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Transpl Immunol. 2009 Jan;20(3):171-9. doi: 10.1016/j.trim.2008.09.009. Epub 2008 Oct 10.

B7-1 and B7-2 differentially control peripheral homeostasis of CD4(+)CD25(+)Foxp3(+) regulatory T cells.

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  • 1Institute of Organ Transplantation, Tongji Hospital, Tongji Medical College, Huazhong University of Science and Technology, Wuhan, Hubei, People's Republic of China.

Abstract

Targeting the CD28/B7 interaction remains among the most promising approaches to treat transplant rejection. A drawback to this approach is however the observations of decreased numbers of naturally occurring regulatory T cells (Tregs) in CD28(-) or B7-deficient non-obese diabetic (NOD) mice, cells that maintain immunological self tolerance, prevent autoimmunity and control immune responses to transplants. In this study, therefore, we investigated the relative contributions of B7-1 and B7-2, the only known ligands of CD28, on the thymic development and peripheral homeostasis of Tregs. Our data indicates that the absence of both B7-1 and B7-2 result in a dramatic reduction in the frequencies of Tregs in thymus and peripheral tissues of B7-1/B7-2-deficient mice with no apparent changes in the percentage and distribution of conventional T-cell subsets. In addition, neither B7-1 nor B7-2 expression alone is sufficient for the development and peripheral homeostasis of Tregs. Interestingly, while B7-1 and B7-2 equally contribute to thymic development of Tregs, the significant loss in peripheral homeostasis of Tregs is more evident in the absence of B7-2 as compared to B7-1. Consistent with these results we found that B7-2-deficient DCs are less effective than B7-1-deficient DCs in maintaining Tregs in vitro due to their inability to induce IL-2 production by conventional T cells and sustain Tregs expression of CD25. This study provides the first demonstration of relative roles of B7-1 and B7-2 in Tregs homeostasis and suggests that therapeutic approaches designed to selectively interrupt CD28/B7-2 interaction could indeed have measurable impact on sustaining Tregs homeostasis.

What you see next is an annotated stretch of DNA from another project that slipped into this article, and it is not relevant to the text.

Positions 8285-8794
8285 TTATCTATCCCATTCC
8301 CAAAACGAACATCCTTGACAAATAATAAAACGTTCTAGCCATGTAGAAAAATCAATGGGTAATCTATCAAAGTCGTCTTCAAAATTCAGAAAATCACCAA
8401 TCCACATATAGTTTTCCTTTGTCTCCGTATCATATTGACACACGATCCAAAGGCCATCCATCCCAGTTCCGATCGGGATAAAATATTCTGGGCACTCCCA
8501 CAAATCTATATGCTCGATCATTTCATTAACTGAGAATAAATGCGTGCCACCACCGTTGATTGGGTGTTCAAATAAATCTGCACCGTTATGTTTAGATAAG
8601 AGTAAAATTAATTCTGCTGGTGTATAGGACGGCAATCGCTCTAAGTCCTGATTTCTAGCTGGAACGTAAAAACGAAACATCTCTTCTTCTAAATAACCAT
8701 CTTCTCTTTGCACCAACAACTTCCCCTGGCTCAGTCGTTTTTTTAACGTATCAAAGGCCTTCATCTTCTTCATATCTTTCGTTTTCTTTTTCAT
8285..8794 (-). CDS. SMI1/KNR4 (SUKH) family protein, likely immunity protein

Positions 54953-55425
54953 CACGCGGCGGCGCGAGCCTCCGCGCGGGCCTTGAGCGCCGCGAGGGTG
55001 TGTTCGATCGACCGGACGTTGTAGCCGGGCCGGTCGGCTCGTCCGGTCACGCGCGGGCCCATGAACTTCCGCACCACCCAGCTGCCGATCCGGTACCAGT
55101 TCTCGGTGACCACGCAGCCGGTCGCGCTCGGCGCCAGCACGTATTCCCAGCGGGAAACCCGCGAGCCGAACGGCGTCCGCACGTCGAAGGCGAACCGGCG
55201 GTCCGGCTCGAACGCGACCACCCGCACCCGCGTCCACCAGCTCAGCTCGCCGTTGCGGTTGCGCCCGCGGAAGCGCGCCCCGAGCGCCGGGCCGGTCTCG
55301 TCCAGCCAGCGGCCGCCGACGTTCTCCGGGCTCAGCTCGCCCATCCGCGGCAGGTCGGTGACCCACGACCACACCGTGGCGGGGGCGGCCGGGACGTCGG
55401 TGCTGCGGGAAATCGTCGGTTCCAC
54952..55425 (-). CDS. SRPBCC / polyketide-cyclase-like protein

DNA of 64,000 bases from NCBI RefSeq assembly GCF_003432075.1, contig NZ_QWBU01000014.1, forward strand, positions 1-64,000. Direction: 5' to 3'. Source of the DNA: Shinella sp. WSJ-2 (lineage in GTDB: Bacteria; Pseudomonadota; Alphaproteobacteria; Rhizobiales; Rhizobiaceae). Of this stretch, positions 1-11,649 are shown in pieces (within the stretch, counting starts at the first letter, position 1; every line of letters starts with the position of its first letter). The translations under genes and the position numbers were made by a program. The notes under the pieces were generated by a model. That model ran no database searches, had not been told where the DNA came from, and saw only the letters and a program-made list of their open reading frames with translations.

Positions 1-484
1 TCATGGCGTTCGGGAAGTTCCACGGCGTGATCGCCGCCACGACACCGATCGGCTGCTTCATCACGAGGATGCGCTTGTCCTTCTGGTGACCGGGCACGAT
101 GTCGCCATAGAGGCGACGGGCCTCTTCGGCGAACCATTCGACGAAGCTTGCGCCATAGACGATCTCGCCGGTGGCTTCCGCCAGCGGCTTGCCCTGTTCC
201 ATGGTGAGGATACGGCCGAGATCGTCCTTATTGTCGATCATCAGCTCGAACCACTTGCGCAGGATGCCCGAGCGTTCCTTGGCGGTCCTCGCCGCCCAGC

PMID:
18848987
[PubMed - indexed for MEDLINE]
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